Indigenous
News
Based on facts either observed and verified firsthand by the reporter, or reported and verified from knowledgeable sources.

‘Walking history books’: Founders of Victoria Orange Shirt Day reflect on reconciliation

Sept. 30 marks the second annual National Day for Truth and Reconciliation

By Ryan Hook
September 30, 2022
Indigenous
News
Based on facts either observed and verified firsthand by the reporter, or reported and verified from knowledgeable sources.

‘Walking history books’: Founders of Victoria Orange Shirt Day reflect on reconciliation

Sept. 30 marks the second annual National Day for Truth and Reconciliation

By Ryan Hook
Sep 30, 2022
Eddy Charlie and Kristin Spray on Orange Shirt Day in 2021. Photo provided by the City of Victoria
Eddy Charlie and Kristin Spray on Orange Shirt Day in 2021. Photo provided by the City of Victoria
Indigenous
News
Based on facts either observed and verified firsthand by the reporter, or reported and verified from knowledgeable sources.

‘Walking history books’: Founders of Victoria Orange Shirt Day reflect on reconciliation

Sept. 30 marks the second annual National Day for Truth and Reconciliation

By Ryan Hook
September 30, 2022
Get the news and events in Victoria, in your inbox every morning.
Thank you! Your submission has been received!
Oops! Something went wrong while submitting the form.
‘Walking history books’: Founders of Victoria Orange Shirt Day reflect on reconciliation
Eddy Charlie and Kristin Spray on Orange Shirt Day in 2021. Photo provided by the City of Victoria

In 2013, Phyllis Webstad shared a story about her shiny orange shirt being taken from her at the age of six when she arrived at St. Joseph Mission residential school. That year, the first official Orange Shirt Day event was born, and since then, conversations around Indigenous reconciliation and the negative impact of residential schools have gone global

Now, Webstad has reclaimed the orange shirt as a symbol of solidarity with residential school survivors, their families, and those who never made it home. 

When Kristin Spray and Eddy Charlie met in an Indigenous studies course at Camosun College in 2015, they were also inspired by Webstad’s story. On Vancouver Island, there were five residential schools that existed up until the 1980s—202 children are known to have died within these schools, though the real number is believed to be higher. Spray and Charlie felt compelled to do something in Victoria and began organizing their own Orange Shirt Day event.

Support Your Community, Support Local Journalism

With paid membership, every penny goes directly to helping our newsroom continue its work and helps our team grow and expand our coverage

Become an Insider

At first, Charlie says there was a lot of hesitation from the Indigenous community.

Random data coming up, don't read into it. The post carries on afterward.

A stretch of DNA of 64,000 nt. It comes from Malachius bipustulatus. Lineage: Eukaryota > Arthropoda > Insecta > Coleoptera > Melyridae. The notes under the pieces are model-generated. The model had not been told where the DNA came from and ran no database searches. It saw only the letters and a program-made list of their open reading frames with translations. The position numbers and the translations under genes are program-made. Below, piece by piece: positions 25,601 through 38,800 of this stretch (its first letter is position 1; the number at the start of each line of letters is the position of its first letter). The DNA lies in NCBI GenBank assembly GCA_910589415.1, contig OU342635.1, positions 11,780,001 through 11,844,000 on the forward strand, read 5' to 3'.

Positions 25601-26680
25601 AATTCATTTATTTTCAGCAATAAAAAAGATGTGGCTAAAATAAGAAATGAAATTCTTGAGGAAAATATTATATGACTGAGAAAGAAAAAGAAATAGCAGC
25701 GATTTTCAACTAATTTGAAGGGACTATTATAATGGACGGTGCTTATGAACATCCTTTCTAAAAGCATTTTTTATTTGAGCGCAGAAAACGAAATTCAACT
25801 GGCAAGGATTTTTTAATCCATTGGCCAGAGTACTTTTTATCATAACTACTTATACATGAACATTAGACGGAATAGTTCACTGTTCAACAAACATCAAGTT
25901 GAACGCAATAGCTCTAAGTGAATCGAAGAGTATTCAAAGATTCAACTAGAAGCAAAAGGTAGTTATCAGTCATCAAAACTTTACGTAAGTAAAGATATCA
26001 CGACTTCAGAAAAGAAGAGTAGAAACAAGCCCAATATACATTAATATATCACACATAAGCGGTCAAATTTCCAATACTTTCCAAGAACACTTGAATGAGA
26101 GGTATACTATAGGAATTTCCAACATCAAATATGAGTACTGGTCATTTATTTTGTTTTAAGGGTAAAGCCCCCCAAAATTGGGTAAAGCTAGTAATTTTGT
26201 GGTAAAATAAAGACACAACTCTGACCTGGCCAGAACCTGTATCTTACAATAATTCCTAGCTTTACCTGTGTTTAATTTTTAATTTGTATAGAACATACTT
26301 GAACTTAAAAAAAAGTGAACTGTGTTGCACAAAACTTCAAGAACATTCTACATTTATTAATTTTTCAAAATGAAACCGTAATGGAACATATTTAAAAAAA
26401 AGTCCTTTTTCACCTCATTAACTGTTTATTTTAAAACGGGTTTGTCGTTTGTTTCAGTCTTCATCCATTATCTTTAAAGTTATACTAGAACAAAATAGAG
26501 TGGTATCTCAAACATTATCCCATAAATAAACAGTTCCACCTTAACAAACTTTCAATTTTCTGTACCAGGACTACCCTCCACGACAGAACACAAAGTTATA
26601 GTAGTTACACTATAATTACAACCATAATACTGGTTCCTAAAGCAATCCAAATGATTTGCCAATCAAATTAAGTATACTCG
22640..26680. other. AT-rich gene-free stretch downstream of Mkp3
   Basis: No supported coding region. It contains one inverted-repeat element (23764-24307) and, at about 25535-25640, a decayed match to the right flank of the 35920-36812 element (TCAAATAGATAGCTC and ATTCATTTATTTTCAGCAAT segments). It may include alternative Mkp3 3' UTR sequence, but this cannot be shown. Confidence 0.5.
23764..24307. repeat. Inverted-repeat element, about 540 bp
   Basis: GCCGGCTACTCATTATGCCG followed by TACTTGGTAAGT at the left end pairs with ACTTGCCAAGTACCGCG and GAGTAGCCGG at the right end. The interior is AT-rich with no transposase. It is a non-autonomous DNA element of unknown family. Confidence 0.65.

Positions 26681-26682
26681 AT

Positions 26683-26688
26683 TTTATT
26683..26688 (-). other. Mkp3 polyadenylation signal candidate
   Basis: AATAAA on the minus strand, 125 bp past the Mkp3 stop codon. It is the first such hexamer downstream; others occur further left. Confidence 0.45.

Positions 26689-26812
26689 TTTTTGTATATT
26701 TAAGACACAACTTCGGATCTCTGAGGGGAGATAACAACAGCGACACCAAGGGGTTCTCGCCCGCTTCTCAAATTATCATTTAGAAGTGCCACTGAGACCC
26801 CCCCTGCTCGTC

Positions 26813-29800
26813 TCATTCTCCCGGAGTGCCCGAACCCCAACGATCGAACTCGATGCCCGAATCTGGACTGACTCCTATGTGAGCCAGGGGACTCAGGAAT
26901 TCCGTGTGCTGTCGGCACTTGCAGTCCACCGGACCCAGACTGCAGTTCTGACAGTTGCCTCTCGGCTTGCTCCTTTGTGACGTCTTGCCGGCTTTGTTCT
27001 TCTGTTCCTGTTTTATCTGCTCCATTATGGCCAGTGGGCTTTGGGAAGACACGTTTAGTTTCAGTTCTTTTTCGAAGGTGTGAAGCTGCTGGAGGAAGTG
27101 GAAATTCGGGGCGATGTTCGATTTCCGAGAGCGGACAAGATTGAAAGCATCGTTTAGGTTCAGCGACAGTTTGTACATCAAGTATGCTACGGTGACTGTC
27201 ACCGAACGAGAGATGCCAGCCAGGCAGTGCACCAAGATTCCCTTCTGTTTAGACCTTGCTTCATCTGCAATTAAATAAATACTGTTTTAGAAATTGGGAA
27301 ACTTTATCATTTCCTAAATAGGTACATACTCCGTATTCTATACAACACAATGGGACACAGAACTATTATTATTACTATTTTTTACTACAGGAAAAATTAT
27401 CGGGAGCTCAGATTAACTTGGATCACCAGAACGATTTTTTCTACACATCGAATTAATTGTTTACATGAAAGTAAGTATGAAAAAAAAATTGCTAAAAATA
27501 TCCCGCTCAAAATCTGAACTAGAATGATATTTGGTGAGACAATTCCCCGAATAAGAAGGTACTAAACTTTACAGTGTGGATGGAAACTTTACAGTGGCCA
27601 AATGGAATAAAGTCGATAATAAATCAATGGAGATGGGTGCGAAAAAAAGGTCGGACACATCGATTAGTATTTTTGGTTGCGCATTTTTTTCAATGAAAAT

“The resistance was from Indigenous Elders having conversations about the trauma of residential schools,” he said. “But the work we have done has opened up the conversation with the Elders who refused to talk about their experience in the past, or who were too scared to.” 

Sept. 30 marks the second annual National Day for Truth and Reconciliation—which is also Orange Shirt Day. Charlie says it’s become a significantly poignant day for Indigenous people.

“More and more people have chosen to stand up and say, ‘this is important to me because my parents and my grandparents went to residential schools,’” he said. “There's no better platform than September 30.” 

For those looking to observe the holiday who aren’t directly affected by residential schools and come from settler backgrounds, Charlie says the best thing they can do is keep their mind open and listen.

“Residential school survivors are walking, talking history books, and people need to hear their stories,” he said.  “Allow the words of the residential school survivors to penetrate your heart and your mind.”

Charlie said he and Spray will continue working towards truth and reconciliation as far as they can, “so that the grandchildren that are not here yet don’t have to do what we’re doing,” he said.

“We want to keep on doing it until we are no longer needed—until someone else finds the courage to stand up and speak as well.”

Article Author's Profile Picture
Ryan Hook
Food, Arts & Culture Reporter

Support Your Community, Support Local Journalism

With paid membership, every penny goes directly to helping our newsroom continue its work and helps our team grow and expand our coverage

Become an Insider

Related News

‘Walking history books’: Founders of Victoria Orange Shirt Day reflect on reconciliation
Stay connected to your city with the Capital Daily newsletter.
By filling out the form above, you agree to receive emails from Capital Daily. You can unsubscribe at any time.